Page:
Earlier this year, the groundbreaking 1987 documentary “Eyes on the Prize” returned to PBS. It covered the history of the Civil Rights Movement from 1954 to 1965 and was nominated for an Oscar, winning a number of Emmy and Peabody awards.
What many don’t know is that Hampton was Catholic, having converted as a child with his family in the 1940s as a result of Archbishop Joseph Ritter’s staunch anti-racism efforts in Hampton’s hometown of St. Louis.
Below is a poem from John S. Taylor recounting his chance encounter with Hampton and another young Black man in their Catholic school days and beyond.
He came to my home
Hey Snowball! so my friends
taunted the nine-year-old boy
just a kid, not at all a menace
ending his day at Little Flower
heading for his home in the same hour
I had spoken to the kid before
we lived in the same direction
across the bridge spanning highway forty
he on his way to the colored neighborhood
I on my way to play with my dog
Kerry was his name, not Snowball
Kerry was very black, hence the taunt
but he was just a kid, doing what kids do
playing in the schoolyard, bouncing his ball
Not a menace to anyone at all
Hey Snowball! they called again.
Eighth graders thinking the world was ours
Graduating soon, heading for high schools of choice
Confident of the future because the present was secure
Little did we know how quickly we’d be forced to mature
Leave him alone, words stumbled from my mouth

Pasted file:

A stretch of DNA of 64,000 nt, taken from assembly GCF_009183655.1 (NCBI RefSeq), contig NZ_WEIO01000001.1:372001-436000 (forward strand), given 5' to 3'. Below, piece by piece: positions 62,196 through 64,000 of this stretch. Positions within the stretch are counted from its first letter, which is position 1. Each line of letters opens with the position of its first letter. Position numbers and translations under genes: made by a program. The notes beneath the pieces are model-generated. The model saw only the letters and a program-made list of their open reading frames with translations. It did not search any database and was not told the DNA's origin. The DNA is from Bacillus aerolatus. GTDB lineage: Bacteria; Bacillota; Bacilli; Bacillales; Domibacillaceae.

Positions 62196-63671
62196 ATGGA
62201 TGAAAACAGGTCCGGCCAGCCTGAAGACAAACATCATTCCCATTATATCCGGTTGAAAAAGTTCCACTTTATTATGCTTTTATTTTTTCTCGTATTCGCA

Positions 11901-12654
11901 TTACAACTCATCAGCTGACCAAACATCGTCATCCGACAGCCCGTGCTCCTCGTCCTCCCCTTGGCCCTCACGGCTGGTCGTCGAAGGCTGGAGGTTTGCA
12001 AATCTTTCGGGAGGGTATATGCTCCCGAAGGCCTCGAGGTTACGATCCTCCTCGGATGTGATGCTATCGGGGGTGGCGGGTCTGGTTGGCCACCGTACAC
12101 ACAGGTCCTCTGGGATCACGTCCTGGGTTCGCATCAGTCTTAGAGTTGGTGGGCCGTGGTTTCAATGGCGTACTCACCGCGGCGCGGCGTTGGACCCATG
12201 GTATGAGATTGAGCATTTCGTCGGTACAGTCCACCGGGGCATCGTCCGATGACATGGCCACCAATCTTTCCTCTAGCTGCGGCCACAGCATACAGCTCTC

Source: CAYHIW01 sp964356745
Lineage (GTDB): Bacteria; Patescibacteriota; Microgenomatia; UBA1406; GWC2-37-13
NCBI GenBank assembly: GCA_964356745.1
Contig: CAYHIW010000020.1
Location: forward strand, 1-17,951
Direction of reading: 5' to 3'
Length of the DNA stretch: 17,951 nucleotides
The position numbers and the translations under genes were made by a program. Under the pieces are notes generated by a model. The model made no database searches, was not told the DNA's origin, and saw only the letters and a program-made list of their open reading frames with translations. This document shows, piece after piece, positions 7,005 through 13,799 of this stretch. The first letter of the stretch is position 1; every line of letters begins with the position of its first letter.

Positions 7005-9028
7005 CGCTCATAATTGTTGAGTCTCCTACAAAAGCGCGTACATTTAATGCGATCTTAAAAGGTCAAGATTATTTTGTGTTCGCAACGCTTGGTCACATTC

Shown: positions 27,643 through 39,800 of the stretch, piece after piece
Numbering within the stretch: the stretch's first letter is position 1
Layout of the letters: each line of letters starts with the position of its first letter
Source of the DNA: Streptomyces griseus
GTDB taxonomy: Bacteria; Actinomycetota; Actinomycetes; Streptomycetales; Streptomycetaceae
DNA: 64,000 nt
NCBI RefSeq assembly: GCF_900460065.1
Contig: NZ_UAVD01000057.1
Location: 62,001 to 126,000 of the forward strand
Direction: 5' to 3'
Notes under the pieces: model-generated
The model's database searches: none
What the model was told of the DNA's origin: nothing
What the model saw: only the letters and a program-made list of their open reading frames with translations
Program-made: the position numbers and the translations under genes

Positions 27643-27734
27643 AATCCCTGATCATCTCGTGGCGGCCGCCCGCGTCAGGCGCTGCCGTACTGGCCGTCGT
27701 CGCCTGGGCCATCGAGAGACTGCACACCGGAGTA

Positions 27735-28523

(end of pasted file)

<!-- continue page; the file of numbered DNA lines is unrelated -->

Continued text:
He’s just a kid, leave him alone.
Kerry and I walked together, not saying much
we did not have a lot in common,
age and color set us apart
At the corner in front of my home, we split
Kerry to his home on Laclede Station Rd
me to my front door and my dog, King
I didn’t dwell much on the taunts of my friends
Nor did our walking together, I thought, mean much in the end
A few hours later there was a knock on my front door
My dad answered and then called loudly, “John
someone wants to speak to you.”
Standing on my front porch was a young black man
He looked familiar, but I wasn’t sure what to expect right then
The young man said to me, you just walked with Kerry, right?
Yes, I responded, a bit nervous that maybe I did something wrong.
Hi, my name is Henry Hampton. I live on the same block with Kerry.
Kerry told me what you did, what you said, I just wanted to say
thank you for speaking up for him today.
It was eleven years later that I met Kerry the man.
I had just gotten out of the army, shooting hoops at Little Flower again
In those years, the black community had spread beyond Laclede
and Little Flower was now the place
of many games regardless of race
On one late afternoon, I, with a shorter fuse than I had
Before I last played basketball on the church court
got into a scuffle with two black youth, a few years younger than my twenty five.
They drew out their knives, and I knew what was next
Having seen this same anger played out in the barracks
Before damage could be done, a third young black man
said, “hey, put it away, he’s with me”
“yeah I’m with him” though I wasn’t sure what that meant
But in the army ‘any port in a storm’ was the motto
The knives disappeared, and they said, “sure, no problem bro”
I looked at the six foot three black man standing before me
though he looked familiar I just couldn’t place him
He said “You don’t remember me do you?”, before I could respond
he said “I’m Kerry, I never forgot what you did back then,
The brothers won’t bother you, I am your friend.”
John S. Taylor is a grandfather who was raised at Little Flower parish in St. Louis. Residing in Chicago since 1973, he served for 9 years with Catholic Relief Services and is currently employed in the TRIO program at Malcolm X College as an Academic Support Specialist. He is the father of two teachers and a husband to another, Meg Collins, to whom he has been married since 1975.